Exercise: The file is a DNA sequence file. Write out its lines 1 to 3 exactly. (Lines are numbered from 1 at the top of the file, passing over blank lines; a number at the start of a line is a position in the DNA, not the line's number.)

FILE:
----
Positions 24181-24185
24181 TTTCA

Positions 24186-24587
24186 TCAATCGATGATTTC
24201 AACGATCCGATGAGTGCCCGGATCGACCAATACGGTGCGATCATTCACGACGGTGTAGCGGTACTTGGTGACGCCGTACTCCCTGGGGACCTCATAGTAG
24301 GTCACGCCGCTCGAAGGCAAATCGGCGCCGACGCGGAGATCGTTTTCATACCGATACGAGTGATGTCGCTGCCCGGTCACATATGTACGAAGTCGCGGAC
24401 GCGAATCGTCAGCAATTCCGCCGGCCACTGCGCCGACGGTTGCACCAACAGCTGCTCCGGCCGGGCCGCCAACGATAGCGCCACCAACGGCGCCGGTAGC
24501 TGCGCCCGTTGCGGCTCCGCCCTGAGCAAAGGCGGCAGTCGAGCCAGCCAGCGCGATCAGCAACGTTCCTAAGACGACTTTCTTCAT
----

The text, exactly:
Positions 24181-24185
24181 TTTCA

Positions 24186-24587